Major short-term apartment rental operators are starting to draw up rules and adopt facial recognition to enhance safety management, in a bid to win the support of customers and government departments as well as gain a firmer foothold in the booming market, the Shenzhen Economic Daily reported yesterday.
According to industry bellwether Airbnb, China is expected to become the platform’s biggest source of customers in 2020. In order to secure competence in the Chinese market, the platform is also learning Chinese laws and regulations while exploring rules on its own in the absence of a national regulatory regime for the industry.
Airbnb, established in the U.S. in 2008, entered the Chinese market in 2015. According to the platform, the number of its rental apartments in China has increased by more than 125 percent compared with last year.
Regarding identity verification, Airbnb said that each landlord or tenant needs to provide information including full name, date of birth, photos, phone numbers, payment methods and email addresses on the platform. In addition, the landlord can ask the tenant to provide identification documents issued by the government before a reservation is confirmed.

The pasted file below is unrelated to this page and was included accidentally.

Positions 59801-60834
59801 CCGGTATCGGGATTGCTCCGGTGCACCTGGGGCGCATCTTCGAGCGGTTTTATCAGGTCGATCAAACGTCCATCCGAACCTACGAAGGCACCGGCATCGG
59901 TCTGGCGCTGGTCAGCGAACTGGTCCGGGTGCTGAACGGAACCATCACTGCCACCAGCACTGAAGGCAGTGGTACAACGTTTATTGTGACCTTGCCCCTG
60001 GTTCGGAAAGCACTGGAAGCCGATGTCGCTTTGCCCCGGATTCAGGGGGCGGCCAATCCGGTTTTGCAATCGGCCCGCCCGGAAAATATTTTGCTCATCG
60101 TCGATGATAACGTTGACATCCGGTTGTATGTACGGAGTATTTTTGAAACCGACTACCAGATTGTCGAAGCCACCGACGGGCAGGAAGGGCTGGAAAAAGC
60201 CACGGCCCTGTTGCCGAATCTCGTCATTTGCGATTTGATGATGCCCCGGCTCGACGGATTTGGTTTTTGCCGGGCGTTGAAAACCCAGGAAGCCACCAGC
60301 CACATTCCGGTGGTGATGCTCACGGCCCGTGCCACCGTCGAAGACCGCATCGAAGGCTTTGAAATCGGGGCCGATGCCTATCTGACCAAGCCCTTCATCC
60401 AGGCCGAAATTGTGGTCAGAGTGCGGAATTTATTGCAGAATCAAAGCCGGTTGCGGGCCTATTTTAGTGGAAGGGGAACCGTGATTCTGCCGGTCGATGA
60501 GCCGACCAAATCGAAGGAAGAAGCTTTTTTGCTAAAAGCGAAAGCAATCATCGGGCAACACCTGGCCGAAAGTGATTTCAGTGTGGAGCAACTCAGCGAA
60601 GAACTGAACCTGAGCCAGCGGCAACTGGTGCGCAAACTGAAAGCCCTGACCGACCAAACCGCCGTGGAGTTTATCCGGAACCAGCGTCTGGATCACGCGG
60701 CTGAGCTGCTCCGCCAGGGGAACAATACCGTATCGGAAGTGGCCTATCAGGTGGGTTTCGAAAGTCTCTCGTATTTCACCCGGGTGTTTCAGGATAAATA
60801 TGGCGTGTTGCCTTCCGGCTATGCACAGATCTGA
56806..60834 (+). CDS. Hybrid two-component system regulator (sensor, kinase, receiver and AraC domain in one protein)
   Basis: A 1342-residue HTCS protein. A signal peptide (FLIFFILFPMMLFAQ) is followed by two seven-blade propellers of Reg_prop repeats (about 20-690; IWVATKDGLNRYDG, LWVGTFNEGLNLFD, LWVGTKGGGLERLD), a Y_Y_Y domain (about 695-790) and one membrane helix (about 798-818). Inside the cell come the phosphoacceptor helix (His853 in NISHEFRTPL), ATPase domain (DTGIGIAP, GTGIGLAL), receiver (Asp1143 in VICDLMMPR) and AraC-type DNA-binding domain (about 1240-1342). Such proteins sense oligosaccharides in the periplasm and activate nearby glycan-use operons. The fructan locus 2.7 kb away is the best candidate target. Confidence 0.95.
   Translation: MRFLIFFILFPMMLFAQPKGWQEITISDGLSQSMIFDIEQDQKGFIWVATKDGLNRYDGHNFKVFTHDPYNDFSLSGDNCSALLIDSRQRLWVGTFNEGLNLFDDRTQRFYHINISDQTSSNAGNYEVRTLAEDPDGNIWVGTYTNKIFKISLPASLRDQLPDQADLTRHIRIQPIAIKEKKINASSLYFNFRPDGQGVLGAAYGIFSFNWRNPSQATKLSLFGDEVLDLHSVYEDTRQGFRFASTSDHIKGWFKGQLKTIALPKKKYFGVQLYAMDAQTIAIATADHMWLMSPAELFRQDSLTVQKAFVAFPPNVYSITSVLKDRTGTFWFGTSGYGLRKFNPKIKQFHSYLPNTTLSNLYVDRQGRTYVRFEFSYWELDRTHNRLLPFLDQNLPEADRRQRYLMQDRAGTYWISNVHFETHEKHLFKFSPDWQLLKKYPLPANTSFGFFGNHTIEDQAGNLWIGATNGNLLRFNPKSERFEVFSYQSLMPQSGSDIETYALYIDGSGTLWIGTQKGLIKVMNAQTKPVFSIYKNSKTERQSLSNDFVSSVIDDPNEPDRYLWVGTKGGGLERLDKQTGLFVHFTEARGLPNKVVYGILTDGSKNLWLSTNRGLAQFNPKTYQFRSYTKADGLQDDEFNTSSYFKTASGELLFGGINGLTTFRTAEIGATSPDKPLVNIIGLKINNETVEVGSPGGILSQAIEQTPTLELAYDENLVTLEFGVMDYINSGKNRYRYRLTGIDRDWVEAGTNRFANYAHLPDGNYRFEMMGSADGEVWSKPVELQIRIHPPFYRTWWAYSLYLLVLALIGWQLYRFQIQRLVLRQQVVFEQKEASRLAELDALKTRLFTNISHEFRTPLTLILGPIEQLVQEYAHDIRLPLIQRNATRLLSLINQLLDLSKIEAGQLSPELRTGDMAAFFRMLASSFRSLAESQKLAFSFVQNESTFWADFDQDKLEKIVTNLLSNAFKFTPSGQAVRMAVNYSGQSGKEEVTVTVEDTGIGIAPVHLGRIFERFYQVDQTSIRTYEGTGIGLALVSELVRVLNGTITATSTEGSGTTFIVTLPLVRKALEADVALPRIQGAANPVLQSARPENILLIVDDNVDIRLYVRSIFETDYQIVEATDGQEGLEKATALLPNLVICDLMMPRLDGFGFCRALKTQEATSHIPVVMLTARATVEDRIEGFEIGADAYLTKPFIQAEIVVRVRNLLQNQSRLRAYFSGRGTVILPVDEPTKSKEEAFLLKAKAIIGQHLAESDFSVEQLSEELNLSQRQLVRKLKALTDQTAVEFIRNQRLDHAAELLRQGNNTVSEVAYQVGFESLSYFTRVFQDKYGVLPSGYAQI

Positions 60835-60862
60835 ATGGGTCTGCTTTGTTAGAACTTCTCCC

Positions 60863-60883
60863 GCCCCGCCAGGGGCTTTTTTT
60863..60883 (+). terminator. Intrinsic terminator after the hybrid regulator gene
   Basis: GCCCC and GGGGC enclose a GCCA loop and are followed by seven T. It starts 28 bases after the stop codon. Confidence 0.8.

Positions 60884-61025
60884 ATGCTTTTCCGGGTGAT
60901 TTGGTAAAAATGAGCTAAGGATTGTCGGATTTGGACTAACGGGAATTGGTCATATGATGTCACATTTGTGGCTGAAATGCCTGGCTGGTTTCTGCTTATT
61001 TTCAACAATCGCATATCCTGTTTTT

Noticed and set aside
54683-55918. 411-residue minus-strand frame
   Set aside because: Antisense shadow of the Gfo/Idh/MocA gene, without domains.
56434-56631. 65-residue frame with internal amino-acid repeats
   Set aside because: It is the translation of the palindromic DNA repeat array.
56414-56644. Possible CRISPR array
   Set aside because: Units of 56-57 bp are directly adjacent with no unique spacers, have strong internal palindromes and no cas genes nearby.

Although there might be loopholes in the identity verification process, Han Zhixuan, head of the public affairs department of Airbnb’s China division, said they will cross-check a user’s information based on the security data provided by relevant regulators and service providers. If necessary, they will conduct further verifications.
Tujia.com, a domestic short-term apartment rental operator, is also stepping up efforts to improve services and management to compete for the Chinese market against rivals like Airbnb.
According to Tujia, a landlord must first submit materials, such as identity authentication and apartment information, before signing relevant agreements with the platform. Landlords can only engage in business after they have received guidance and approval.
Regarding the tenant’s identity verification, Tujia said the user must provide real identity information to make a successful reservation, otherwise the booking process will not be completed.
For the regulatory loopholes in identity security, Tujia said a facial recognition system has already been put into use in cities including Sanya, Hangzhou, Shanghai and Chongqing. The system is also expected to be launched in Shenzhen.